Erigeron are daisy-like flowers belonging to the Asteraceae, and those most commonly seen in gardens are E. karvinskianus AGM and the larger hybrids, bred from E. speciosus. The latter seem to have declined in popularity, perhaps because although easy to grow, they do best when divided regularly every second or third year.
Alan Bloom raised a number of erigerons from the 1940s onward, including the 'ity' series. However they proved to be "disappointing" when some failed to survive hard winters and others were too similar. He wrote that "Some of the 'ity' erigerons proved unreliably perennial, and I have lost the dwarfist of them - 'Dimity', with its long display of pink flowers." (Introductions from Bressingham by Alan Bloom originally published in The Hardy Plant 1985 Vol.7, No.1)
Erigeron 'Sincerity' is now only listed by one nursery in Europe although it does not appear on their current online sales list. It was introduced to the Conservation Scheme in 2001 as being of historical interest. It has blue-mauve flowers with yellow centres on upright stems held above the foliage.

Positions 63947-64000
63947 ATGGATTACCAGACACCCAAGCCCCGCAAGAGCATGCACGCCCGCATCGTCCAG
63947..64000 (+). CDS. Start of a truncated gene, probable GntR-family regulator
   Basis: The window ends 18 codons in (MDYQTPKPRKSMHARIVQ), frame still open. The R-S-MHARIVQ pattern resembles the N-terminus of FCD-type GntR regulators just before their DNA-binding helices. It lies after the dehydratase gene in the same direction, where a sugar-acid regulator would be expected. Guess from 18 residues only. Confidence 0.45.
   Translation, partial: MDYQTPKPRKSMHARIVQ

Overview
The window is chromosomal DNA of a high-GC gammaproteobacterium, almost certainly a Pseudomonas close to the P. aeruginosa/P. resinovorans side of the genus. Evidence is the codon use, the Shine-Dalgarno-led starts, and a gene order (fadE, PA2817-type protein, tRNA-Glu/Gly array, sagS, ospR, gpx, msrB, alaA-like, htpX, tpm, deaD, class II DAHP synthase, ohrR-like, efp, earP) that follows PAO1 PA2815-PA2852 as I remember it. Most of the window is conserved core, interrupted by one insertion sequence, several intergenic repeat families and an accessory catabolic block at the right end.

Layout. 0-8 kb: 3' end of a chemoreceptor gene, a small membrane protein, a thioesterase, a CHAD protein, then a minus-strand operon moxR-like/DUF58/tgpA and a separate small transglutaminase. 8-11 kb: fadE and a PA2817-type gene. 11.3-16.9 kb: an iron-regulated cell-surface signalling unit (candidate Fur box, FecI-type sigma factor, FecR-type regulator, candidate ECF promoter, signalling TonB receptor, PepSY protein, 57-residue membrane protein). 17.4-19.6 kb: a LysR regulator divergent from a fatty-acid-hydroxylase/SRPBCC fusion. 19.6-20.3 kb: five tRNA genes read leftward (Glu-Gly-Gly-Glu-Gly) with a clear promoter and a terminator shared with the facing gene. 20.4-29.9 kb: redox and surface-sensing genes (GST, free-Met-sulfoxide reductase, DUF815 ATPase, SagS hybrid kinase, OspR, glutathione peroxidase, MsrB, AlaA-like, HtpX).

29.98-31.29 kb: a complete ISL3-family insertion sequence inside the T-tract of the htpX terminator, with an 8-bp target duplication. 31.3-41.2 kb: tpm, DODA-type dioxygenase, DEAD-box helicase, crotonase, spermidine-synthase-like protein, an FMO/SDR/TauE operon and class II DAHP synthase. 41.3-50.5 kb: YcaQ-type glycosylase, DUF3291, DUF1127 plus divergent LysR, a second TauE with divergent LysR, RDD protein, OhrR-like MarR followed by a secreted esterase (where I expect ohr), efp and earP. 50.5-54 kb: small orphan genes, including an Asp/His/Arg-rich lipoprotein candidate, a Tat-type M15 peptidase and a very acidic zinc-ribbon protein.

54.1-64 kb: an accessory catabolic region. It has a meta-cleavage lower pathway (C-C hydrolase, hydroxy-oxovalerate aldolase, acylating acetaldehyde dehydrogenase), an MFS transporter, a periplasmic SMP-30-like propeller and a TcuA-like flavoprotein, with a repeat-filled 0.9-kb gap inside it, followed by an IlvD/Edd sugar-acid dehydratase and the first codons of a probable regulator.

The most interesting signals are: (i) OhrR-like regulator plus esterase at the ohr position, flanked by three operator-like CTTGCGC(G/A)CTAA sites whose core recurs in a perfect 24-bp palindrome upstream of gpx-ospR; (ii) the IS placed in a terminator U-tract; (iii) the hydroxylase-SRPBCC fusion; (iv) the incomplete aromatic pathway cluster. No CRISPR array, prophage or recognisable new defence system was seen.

These early-summer flowering daisies prefer well-drained soil in full sun and work well with silver or dark foliage plants.
Easy to grow, they have an unfortunate reputation for being irresistible to rabbits.
It is a good idea to cut them back after flowering and either divide them or take basal cuttings in spring as they are starting into growth.